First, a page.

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Old 01-23-2020, 08:19 AM   #1
brandonkieft
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Default Metatranscriptome read mapping yielding a highly left skewed ORF TPM distribution

I'm going to jump right into the problem and put details below for clarification:

What are the possible causes of mapping high quality paired end metatransriptome reads back to high quality assembled contigs, calculating TPM for predicted ORFs on the contigs, then having just the top few ORFs getting assigned 50-60% of total TPM and recruiting 30-40% of reads? Sometimes these "highly abundant" ORFs were real genes and sometimes pseudogenes, and whey they're removed from the mapping files and the procedure is repeated, a new set of ORFs get 50-60% of TPM and recruit many reads. Any ideas??

We conducted mRNA sequencing of a complex microbial community (metatranscriptomics) using Illumina HiSeq 150 bp on a few dozen time-series samples. Sequencing reactions seemed to work very well, yielding ~10 million quality filtered merged fastq reads per sample. We assembled with MetaHit and got reasonable n50 (1500) and number of contigs (150k). We predicted open reading frames (ORFs) on contigs using prodigal and annotated taxonomy with an in-house program and function (clusters of orthologous genes; COGs) with rpsBLAST to the NR protein database. Based on the number of ORFs annotated to different COGs (i.e., a sample's "functional distribution") of the metatranscriptomes, we were very happy with our results and got a consistent functional profile across samples that make sense biologically. When we used BWA MEM to map reads back to the assemblies and Salmon to calculate TPM from the BAM/gff files, there was an extremely biased distribution of ORF TPM. By this I mean that we had 150-200k ORFs predicted per sample (after length filtering for only predicted ORFs > 60 amino acids), but in many samples a single or a few ORFs were getting 400-700k TPM, half or more of the total TPM - this should be more evenly distributed among the ORFs, I assume. When we took the ORF TPM and functional annotation together and plotted function over time, we got nonsensical results. When we looked at the ORFs that recruited tons of reads and got assigned high TPM, they're sometimes bona fide genes with functions and high homology to database genes, and sometimes nothing and look like pseudogenes. As a test, we removed all ORFs that had >10% of total TPM from the mapping files and reran BWA (to see if this was actually a biological signal and the reads did actually come from these ORFs and we'd get lower read mapping/more even TPM) - in fact, new ORFs "took the place" of the high TPM ones from the origingal analysis and we got the same skewed number of reads mapped and TPM distribution.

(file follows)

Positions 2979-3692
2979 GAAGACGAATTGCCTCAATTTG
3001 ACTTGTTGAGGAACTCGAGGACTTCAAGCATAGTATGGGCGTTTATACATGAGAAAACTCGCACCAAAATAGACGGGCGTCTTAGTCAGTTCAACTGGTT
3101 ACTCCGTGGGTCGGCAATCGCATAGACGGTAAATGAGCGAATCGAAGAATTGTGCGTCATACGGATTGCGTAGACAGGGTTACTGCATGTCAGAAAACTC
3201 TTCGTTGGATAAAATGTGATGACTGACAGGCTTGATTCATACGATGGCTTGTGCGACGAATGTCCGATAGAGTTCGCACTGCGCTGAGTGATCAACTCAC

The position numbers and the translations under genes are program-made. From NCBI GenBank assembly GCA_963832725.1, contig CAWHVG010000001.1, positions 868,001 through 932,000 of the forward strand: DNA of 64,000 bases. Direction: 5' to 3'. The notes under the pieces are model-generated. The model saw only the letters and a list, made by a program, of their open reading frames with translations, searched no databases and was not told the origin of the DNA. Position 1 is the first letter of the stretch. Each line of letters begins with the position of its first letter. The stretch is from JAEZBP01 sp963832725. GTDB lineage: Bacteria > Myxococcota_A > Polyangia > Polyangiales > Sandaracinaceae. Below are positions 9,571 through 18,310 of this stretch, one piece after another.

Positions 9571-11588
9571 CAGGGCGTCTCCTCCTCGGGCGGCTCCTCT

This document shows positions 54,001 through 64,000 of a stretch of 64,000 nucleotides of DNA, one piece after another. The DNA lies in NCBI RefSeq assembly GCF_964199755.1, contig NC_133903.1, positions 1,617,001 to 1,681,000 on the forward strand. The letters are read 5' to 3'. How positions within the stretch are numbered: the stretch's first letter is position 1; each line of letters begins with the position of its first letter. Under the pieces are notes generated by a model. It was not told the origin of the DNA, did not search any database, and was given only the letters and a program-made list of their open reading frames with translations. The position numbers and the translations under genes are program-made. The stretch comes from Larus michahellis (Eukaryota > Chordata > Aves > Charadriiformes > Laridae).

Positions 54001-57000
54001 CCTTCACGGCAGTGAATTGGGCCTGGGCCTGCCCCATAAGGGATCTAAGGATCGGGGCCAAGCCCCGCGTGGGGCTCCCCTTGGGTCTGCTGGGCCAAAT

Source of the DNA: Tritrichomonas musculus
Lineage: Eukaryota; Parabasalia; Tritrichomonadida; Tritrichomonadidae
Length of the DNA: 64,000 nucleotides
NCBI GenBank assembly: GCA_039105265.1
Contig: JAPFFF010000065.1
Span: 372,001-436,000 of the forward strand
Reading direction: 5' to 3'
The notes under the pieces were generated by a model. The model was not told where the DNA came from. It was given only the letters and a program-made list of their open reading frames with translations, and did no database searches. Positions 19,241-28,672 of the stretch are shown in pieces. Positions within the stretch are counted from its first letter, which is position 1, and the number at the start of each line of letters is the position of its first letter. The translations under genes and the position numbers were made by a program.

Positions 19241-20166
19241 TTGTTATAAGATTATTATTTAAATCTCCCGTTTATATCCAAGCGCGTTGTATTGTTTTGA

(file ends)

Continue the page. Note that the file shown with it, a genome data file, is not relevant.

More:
To convince ourselves this was not purely methodological, we did concurrent metagenome sequencing, assembly, read mapping, and TPM calculation using the same exact procedures and got good results that make sense and give expected TPM distribution of both ORFs and aggregate functions (i.e., the top ORFs recruit ~0.5% of total reads and TPM and aggregate TPM at the functional category level give "correct" results).
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Old 01-25-2020, 09:52 AM   #2
Cresil
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Did you filter against rRNA genes and did you adapter trim the reads? Especially the adapter may cause issues in the assembly.
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